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Re: obsoleting shlibs - what's the plan

> In practice, you can in some circumstances end up with multiple major
> versions of the same lib loaded at once, and with standard ELF that
> pretty much inevitably results in nasal demons.
> This is what can happen:
> Starting point:
>    app uses
>    app uses
> uses
> This works. But now suppose I recompile libwowiezowie:
>    app uses
>    app uses
> uses
> Running the app will now load both kerberos libraries. This probably
> won't work [...]

Yep, this will in all probability be a problem.

However, as has been pointed out, with proper version number
hygiene for the shared libraries, at least the worst effects of
this can probably be avoided.  What should happen when you bump
the major of libkrb5 is that any other library which uses libkrb5
*also* needs to have it's major number bumped, and it needs to be
recompiled and installed, of course together with any headers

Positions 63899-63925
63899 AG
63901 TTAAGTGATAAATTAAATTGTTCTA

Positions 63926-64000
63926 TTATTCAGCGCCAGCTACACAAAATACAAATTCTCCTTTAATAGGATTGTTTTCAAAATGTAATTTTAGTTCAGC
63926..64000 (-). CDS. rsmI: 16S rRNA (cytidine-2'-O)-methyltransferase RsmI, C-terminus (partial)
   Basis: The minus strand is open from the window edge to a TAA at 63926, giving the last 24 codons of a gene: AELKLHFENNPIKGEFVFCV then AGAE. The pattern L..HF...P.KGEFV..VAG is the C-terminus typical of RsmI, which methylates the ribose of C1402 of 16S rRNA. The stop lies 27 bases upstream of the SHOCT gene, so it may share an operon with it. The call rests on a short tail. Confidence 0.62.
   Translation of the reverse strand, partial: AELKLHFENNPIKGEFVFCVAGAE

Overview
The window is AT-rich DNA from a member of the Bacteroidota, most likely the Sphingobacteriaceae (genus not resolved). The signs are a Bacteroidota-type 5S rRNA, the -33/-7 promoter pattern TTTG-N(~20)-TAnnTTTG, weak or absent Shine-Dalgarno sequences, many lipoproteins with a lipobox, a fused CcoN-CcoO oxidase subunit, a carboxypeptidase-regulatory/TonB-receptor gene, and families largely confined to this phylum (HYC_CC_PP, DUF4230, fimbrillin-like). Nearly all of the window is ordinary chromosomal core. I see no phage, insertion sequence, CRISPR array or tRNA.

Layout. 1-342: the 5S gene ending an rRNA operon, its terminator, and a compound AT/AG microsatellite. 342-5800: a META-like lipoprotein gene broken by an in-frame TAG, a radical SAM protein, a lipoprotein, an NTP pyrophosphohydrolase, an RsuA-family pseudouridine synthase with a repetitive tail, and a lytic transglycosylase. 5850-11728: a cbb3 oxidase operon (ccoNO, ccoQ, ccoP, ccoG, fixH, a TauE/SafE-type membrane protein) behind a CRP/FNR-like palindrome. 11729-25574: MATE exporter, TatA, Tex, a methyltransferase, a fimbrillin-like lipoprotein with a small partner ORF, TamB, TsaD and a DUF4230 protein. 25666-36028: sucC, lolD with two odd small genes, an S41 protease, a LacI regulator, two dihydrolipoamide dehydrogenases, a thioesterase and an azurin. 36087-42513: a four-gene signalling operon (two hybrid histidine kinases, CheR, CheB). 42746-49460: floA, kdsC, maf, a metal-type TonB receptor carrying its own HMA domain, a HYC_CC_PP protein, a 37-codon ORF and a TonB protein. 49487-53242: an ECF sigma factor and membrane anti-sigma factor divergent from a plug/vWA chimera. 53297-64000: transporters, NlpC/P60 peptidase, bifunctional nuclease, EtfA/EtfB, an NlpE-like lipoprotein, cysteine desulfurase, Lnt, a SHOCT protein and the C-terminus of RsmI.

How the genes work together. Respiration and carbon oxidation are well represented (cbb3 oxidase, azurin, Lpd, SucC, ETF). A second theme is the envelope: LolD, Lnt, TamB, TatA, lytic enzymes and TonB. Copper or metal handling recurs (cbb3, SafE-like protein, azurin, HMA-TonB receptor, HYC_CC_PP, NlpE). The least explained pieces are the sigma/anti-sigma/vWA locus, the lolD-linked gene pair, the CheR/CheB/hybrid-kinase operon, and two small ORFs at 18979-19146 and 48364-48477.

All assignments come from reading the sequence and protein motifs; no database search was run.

which define the new interface.  Yes, this is true both for
shared libraries in the base operating system, as well as any
third-party libraries, be they out of pkgsrc or from somewhere

This is why I raised the hand in warning what we need to prepare
for if we are going to bump the major of libc as a consequence of
changing the size of time_t to be 64 bits, because which shared
library *doesn't* use libc?  Doing the version handling dance
properly to preserve backwards binary compatibility as good as
possible (given what we have to work with) and at the same time
avoiding the version clash described above requires a *lot* of
effort and coordination!


- Håvard

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